Too often in my work have I seen cases where innocent people have found the police at their door with a warrant to search their properties when there was no justifiable reason for subjecting them to such personal intrusion.
A search warrant is a written order which gives police officers the authority to enter a building to search and seize material of a kind specified in the warrant.
They are in place to help police forces secure further evidence when there is already strong reason to suspect or believe something significant and relevant to their investigation will be found at the property searched.
However, increasingly in recent years I have come across situations where warrants have been applied for, and granted by judges, which have simply allowed them to go on ‘fishing exercises’ in the hope, not reasoned expectation, something will be found.
These have been situations where there hasn’t been any strong reasoning for the search taking place, and often see people already known to police forces, perhaps because they have previously been arrested or suspected of a specific type of crime, singled out with their properties searched through association, not evidence.
I have also seen cases in my work where the wrong kind of warrants have been used to search for other items, and have represented people who have had their homes or other properties searched simply because police forces did not complete simple checks before securing the warrant which would have confirmed they were at the wrong address, or targeting the wrong person.
This is simply wrong, and damaging to those who suffer as a result. It can cause huge amounts of stress and cause damage to reputations amongst friends, colleagues, family and neighbours.
This wrongful use of the warrant system has become too commonplace.
The Law Commission has highlighted the complicated current procedural nature of granting warrants – there are more than 175 different issuing statutory powers available to investigators when applying for a warrant – saying it has led to judges and magistrates sometimes perceiving issuing a warrant simply as a rubber-stamping exercise.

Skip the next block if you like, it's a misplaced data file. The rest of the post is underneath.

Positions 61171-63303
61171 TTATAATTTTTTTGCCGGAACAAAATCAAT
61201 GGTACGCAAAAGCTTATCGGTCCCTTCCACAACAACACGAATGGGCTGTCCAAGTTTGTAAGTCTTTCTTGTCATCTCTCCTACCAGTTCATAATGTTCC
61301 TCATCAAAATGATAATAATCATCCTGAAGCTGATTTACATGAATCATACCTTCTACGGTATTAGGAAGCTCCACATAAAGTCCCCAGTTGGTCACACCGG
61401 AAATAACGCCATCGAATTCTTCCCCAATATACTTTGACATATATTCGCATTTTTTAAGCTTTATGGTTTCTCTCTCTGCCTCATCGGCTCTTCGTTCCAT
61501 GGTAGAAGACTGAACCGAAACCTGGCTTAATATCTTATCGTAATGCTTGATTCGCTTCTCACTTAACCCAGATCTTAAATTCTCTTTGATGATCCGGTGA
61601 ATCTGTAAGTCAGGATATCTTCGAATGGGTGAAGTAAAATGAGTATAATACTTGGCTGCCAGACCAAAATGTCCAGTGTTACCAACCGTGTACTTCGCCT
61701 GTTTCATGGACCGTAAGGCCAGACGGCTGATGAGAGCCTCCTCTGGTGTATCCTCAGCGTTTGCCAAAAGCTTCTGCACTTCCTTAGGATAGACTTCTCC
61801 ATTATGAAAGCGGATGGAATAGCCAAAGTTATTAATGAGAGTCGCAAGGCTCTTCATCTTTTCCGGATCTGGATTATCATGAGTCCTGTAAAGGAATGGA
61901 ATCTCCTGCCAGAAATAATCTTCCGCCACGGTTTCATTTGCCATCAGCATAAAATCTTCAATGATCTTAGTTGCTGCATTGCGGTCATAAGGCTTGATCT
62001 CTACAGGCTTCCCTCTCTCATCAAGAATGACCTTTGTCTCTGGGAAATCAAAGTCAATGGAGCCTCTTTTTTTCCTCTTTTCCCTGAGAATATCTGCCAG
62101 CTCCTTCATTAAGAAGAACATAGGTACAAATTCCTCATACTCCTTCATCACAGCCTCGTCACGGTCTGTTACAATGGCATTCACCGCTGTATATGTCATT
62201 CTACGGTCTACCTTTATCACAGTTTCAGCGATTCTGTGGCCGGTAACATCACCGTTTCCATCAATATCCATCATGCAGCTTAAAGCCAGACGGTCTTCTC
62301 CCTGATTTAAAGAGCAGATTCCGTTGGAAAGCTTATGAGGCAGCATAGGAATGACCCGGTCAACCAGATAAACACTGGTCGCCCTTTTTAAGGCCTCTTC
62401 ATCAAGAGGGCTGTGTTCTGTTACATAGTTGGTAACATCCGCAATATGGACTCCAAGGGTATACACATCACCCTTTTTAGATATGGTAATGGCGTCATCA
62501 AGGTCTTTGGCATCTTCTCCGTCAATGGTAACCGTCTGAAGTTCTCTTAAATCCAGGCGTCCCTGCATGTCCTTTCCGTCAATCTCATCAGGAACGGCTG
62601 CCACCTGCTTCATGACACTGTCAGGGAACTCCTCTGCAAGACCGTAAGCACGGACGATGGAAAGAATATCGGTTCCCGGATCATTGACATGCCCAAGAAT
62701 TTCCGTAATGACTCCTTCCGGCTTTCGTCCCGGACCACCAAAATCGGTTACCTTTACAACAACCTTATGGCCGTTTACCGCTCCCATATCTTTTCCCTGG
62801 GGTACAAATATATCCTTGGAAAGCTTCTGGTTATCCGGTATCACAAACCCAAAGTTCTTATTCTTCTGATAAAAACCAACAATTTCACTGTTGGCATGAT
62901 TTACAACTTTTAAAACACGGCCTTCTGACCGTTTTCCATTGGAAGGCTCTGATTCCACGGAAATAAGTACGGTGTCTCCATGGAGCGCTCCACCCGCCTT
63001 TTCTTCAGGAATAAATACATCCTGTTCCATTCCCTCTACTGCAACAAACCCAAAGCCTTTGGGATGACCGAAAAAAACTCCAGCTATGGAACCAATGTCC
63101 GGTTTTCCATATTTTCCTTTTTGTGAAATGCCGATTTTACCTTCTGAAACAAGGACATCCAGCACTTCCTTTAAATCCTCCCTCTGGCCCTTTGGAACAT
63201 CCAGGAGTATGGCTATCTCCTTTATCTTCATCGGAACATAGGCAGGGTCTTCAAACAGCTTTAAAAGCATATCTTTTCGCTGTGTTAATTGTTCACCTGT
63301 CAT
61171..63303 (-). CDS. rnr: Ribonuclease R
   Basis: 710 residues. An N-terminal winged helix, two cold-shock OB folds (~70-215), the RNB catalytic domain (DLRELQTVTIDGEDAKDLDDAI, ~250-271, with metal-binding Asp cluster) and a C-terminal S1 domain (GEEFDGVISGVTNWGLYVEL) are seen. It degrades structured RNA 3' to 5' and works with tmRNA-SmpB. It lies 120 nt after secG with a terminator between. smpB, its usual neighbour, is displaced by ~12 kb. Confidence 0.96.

In one case which has been highlighted, investigations had to be dropped, at a cost of £7.5m to the taxpayer, after a pair of property tycoons successfully challenged the manner that the agency had obtained its search warrants.
It emerged that the issuing judge, in a 20-minute hearing, asked just one question about the street name.
Changes must bring clarity around seizing and searching of smartphones and tablets
Unless changes are made I fear we will only see overstretched police forces doing more ‘fishing’ and less following up of real hard evidence. Less evidence based policing, less investigating, more assumption and unfair targeting.
Applications for warrants must be prepared properly and then given sufficient scrutiny if basic human rights are to be protected.
With that in mind, I certainly agree with the Law Commission’s view that the current system for granting warrants needs reviewing, and that the public should be given greater protection given the frequent errors made.
There certainly also needs to be greater clarity over the rights of police forces to use warrants to search mobile phones, tablets and computers in the modern age, given these devises are now one of the first things many officers will be told to find and seize during property searches.
As Law Commissioner Professor David Ormerod QC has said, warrants are a key part of police work and investigation and serve an important purpose, but the law always has to strike the balance between the powers of the state and the rights of individuals.
Currently, that balance is not maintained on too many occasions and damaging searches are being carried out which are unlawful themselves and certainly not necessary not proportionate to the evidence at hand.
The Law Commission review of the use of warrants was commissioned by the Home Office in December 2016. Consultation on proposals will run until September 5 before a final report is published.
It is something our civil liberties team at Hudgell Solicitors will be following closely.